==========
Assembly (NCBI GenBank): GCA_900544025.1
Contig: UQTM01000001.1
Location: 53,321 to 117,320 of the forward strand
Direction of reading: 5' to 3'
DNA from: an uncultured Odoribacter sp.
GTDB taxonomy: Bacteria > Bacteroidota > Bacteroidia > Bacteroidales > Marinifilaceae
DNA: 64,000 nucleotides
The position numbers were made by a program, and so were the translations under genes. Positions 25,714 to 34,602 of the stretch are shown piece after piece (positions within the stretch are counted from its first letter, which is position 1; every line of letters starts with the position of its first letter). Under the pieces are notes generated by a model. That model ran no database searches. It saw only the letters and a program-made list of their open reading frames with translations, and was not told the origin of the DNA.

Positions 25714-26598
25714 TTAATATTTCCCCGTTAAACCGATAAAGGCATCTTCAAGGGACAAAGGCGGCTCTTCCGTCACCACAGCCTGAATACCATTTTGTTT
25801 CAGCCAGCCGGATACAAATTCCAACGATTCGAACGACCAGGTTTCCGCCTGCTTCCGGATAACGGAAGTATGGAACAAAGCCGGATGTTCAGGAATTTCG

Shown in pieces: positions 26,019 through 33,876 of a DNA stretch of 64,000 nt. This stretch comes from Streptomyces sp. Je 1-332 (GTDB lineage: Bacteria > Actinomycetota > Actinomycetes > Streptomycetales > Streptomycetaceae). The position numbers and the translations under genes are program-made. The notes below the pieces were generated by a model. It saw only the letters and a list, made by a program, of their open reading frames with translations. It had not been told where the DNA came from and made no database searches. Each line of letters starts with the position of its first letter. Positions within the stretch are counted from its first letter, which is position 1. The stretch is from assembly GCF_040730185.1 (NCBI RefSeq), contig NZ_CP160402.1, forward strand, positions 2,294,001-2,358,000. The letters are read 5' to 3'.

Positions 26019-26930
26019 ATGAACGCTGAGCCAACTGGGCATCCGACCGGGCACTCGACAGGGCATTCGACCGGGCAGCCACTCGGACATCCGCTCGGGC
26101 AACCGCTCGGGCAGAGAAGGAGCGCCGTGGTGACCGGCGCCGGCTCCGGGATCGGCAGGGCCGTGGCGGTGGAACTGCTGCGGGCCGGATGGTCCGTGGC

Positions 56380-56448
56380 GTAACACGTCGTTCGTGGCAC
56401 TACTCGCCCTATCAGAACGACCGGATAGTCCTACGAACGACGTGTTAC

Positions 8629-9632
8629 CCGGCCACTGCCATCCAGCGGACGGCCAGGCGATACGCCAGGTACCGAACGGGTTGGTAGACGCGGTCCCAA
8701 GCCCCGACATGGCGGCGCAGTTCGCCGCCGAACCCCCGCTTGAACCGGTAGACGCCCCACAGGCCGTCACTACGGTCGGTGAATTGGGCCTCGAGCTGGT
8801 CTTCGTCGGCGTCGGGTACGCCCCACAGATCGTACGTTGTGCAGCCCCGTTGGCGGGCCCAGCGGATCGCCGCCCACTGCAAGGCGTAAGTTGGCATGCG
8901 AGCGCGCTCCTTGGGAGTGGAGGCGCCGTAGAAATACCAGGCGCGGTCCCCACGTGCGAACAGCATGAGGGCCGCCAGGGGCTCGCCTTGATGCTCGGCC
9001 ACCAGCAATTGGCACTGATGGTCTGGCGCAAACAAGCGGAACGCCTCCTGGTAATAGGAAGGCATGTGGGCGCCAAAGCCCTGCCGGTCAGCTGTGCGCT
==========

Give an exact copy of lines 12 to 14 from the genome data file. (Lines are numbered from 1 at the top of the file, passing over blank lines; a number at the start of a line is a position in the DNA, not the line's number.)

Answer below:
Shown in pieces: positions 26,019 through 33,876 of a DNA stretch of 64,000 nt. This stretch comes from Streptomyces sp. Je 1-332 (GTDB lineage: Bacteria > Actinomycetota > Actinomycetes > Streptomycetales > Streptomycetaceae). The position numbers and the translations under genes are program-made. The notes below the pieces were generated by a model. It saw only the letters and a list, made by a program, of their open reading frames with translations. It had not been told where the DNA came from and made no database searches. Each line of letters starts with the position of its first letter. Positions within the stretch are counted from its first letter, which is position 1. The stretch is from assembly GCF_040730185.1 (NCBI RefSeq), contig NZ_CP160402.1, forward strand, positions 2,294,001-2,358,000. The letters are read 5' to 3'.

Positions 26019-26930
26019 ATGAACGCTGAGCCAACTGGGCATCCGACCGGGCACTCGACAGGGCATTCGACCGGGCAGCCACTCGGACATCCGCTCGGGC